I’m very excited to be teaching a new course at Georgetown University this summer called Web Development for Media, which begins tonight in Clarendon. The class includes 10 journalism and five public relations graduate students in the School of Continuing Studies.
The course assumes no prior knowledge of code or web development and will be akin to a practical survey class — intended to guide students through understanding and using some key tools. With fundamental understanding and hands-on practice, they’ll be able to dive deeper and teach themselves more after the 12 weeks. Here’s the official description:
Merely using the web and digital tools is no longer enough for today’s media professionals. Journalists and communicators alike need to have a strong foundational and practical understanding of how websites and applications are built and how to troubleshoot when problems arise. This class does not aim to make you hard-core coders or require any web development experience, but we do want you to come away with some coding skills. You’ll also be able to more effectively collaborate with web developers and continue learning on your own.
Follow along on the course site, check out the syllabus and let me know in the comments below what you think.
Last year I led a more general discussion about impact, which Andrew Spittle expertly documented in his notes. Springboarding from that, Wendy Warren and I did a follow-up #BCNI12 session to dive into specific, qualitative possible news metrics for success.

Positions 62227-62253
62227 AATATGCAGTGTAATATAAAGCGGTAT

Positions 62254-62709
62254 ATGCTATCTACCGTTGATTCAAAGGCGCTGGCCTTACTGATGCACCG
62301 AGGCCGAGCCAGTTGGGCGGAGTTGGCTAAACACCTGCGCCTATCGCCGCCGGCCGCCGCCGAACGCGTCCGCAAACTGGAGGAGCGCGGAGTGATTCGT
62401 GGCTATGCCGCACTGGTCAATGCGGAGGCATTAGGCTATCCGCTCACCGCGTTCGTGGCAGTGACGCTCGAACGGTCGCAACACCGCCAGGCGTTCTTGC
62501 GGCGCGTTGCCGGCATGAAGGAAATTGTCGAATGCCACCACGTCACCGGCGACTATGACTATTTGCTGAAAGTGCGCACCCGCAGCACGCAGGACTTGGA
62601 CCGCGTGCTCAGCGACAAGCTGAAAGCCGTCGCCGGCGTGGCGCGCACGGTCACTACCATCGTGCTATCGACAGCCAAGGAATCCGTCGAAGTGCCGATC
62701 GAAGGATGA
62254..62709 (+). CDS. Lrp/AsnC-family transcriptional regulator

The thinking and conversations about impact have grown and evolved in the past year, such as with a conversation about impact at #ONA12. With this progress, we’re going to take a much more hands-on approach at the unconference this time, as Erika wrote in her preview post:
It’s pretty easy for the conversations around impact to go in circles, but the aim is for this discussion to be more focused. Greg suggested an “impact-a-thon” format where folks share case studies, discuss them in small groups, and then report back on the findings.
Do you have any case studies of stories you’ve worked on? Analytics and/or anecdotes to share of impact of the stories? Think back to those awards application cover letters, what did you describe for why your story should be honored?
The session, rather than theory, will focus on implementation. How have organizations monitored impact, and what are some specific examples of things they can do for future stories? We look forward to an insightful, action-oriented discussion, and want your help in designing the session. Please email the Google Group, share your thoughts, and join us Saturday morning.
Brian will share his experiences thus far exploring impact measurement as an Open Newsfellow at The New York Times:
In preparation for the discussion, I’m hoping to get your thoughts and concerns about impact measurement (read up here) – what have we done right so far and what’s missing from the conversation?
I participated in an SPJ region 2 conference panel in Norfolk, Va. this past Saturday. The topic: how a few recent graduates got their first jobs in journalism. Tweets from the session appear below, enjoy!